I also agree with Rod on many points - notably those blasted anniversaries. I don't care that Fred has been in his job for 5 years today; it adds no value to me, and if I send him a "congratulations" message, it'll just be spam for him. I understand the motivation for LinkedIn doing that, but the reality doesn't work.

Great list Rod. I share many of your frustrations. The major issue I have with endorsements is the blue box that appears on the home page suggesting you endorse people for skills that LinkedIn's algorithm has deemed they have. If you had to go into someone's profile to endorse them for a skill then you'd be doing so for something they had actually listed and you'd be making a bit of an effort to do so - perhaps that might make this more meaningful.

The other things I'd like to see LinkedIn improve are the ability to easily see others' updates - i.e. the updates a specific person has shared (they've recently taken that away or are in the process of doing so and are testing it with a number of members) and the ability to search across the platform for topics of interest and mentions of you (again, you used to be able to do these things with Signal but there doesn't seem to be a way to do so since it's been deleted). If anyone has found a way around these things, please let me know!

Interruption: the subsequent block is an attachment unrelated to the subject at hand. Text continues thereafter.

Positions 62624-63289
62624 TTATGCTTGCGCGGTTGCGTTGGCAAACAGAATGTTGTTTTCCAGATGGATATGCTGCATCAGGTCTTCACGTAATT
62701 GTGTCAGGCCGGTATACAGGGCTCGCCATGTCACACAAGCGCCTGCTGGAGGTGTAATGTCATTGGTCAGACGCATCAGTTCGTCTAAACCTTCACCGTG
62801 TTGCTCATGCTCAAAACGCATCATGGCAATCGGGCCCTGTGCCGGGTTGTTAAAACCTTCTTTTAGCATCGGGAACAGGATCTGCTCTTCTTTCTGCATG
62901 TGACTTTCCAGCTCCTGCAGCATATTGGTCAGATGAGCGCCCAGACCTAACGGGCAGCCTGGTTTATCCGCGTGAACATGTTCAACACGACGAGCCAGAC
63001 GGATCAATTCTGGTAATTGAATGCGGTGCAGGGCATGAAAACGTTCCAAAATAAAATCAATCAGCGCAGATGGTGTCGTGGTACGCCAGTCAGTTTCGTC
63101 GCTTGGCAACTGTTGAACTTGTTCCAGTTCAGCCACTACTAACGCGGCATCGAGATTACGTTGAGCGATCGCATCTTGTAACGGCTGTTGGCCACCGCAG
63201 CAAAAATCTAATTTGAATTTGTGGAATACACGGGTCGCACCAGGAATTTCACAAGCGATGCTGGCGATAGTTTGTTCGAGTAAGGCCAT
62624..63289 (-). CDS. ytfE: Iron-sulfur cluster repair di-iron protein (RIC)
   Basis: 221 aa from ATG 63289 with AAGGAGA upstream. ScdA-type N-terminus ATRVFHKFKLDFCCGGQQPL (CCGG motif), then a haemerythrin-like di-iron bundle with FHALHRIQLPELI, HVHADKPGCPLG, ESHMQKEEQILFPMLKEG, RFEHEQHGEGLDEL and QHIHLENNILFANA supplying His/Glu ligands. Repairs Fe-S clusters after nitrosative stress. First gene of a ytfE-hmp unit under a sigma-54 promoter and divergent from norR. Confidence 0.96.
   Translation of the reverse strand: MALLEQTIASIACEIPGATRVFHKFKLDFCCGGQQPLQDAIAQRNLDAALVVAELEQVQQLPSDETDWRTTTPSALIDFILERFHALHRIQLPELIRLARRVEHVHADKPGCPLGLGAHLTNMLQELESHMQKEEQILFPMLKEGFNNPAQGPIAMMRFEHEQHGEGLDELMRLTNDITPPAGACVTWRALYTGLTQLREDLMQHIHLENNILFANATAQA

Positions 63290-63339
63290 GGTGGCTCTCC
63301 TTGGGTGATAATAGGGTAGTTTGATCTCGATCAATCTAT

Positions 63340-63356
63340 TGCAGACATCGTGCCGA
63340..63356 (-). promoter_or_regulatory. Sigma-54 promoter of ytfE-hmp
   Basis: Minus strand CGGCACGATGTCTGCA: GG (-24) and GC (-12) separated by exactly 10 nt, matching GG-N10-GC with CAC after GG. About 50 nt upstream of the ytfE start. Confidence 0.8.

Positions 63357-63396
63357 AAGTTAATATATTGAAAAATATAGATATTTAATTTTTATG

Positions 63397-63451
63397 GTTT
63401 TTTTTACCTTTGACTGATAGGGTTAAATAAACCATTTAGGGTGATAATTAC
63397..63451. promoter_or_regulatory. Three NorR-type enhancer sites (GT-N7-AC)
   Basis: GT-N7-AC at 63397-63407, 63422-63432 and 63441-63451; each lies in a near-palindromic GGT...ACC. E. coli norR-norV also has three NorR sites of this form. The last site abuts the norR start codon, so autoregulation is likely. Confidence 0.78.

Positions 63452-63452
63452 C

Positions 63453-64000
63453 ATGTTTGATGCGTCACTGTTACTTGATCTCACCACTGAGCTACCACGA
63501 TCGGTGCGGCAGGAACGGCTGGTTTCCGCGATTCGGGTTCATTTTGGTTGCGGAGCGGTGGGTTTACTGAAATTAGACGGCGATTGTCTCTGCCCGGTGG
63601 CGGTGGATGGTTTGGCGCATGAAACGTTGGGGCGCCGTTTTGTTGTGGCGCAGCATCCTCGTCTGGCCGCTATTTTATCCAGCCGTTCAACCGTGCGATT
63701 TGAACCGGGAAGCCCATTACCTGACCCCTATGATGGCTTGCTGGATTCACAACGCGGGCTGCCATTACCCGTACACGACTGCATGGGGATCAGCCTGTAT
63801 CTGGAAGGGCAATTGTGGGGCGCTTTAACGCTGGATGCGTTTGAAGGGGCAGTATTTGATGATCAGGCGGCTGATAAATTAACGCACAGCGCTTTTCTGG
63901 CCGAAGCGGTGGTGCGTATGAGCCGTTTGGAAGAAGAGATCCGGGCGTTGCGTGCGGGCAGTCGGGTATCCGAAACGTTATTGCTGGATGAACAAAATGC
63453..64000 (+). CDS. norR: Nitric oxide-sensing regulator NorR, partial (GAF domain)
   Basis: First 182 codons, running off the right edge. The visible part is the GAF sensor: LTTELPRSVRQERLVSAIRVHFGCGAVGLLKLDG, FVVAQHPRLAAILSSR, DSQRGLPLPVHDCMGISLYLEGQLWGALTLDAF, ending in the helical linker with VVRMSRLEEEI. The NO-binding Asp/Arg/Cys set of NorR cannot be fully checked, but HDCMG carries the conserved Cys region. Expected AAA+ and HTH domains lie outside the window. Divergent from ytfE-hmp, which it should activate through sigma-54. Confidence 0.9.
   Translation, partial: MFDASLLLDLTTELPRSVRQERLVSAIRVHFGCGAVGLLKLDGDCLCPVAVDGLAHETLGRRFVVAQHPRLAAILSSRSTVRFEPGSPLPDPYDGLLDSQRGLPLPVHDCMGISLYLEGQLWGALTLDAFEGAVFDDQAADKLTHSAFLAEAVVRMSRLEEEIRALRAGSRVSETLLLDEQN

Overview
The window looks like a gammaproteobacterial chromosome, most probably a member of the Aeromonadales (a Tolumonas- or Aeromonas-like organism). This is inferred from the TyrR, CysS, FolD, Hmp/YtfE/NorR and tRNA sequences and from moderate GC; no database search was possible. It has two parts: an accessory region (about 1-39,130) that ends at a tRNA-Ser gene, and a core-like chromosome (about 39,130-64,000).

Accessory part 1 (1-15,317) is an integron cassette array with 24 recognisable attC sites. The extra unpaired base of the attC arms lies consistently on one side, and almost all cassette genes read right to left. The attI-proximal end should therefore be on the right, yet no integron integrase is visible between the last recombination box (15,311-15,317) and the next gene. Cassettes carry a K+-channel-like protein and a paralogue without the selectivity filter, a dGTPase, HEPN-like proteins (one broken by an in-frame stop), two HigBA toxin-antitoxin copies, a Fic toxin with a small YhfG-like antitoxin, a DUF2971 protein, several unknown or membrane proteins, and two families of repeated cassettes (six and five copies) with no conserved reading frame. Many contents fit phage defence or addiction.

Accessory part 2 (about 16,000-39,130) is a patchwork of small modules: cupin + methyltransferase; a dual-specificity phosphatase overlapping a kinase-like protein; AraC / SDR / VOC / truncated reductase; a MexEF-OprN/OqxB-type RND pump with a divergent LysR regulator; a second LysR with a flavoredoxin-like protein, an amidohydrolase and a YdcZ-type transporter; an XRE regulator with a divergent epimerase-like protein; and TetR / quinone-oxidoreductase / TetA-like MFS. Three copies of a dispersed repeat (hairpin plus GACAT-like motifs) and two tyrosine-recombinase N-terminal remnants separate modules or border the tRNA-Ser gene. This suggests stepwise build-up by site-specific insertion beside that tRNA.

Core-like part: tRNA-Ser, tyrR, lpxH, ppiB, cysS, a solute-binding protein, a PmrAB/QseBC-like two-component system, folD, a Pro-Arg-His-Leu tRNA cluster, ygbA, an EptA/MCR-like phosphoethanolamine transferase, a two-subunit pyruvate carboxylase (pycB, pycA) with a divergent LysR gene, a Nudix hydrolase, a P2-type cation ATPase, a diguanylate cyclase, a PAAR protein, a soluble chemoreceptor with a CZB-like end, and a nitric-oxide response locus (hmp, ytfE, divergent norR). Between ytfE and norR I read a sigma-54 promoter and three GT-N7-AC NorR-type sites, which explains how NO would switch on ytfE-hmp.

Brilliant article, I really hope LinkedIn see this an make some changes. It has so much potential, but it's failing to tap into a lot of opportunities at the moment.

Yep, Some great thoughts and gets my vote for the type of additional features.

Some great suggestions Rod - particularly the events one, as you know would make my life easier. Totally agree re endorsements - I even posted asking the network not to endorse me but of course posts get obsolete very quickly. Haven't figured out yet how to delete contacts or endorsements - takes way too much of my precious time to mine the site for information.

Great article. The time taken in writg this explains why you haven't answered my last email to you !

Rod's wishlist is quite long. But at least one of his proposals would indeed be a fantastic improvement: That Linkedin knows where I currently am and shows my connections accordingly. And that I can e.g. tell Linkedn that I'll be in NY on the 12th and then see my Linkedin connections in the area.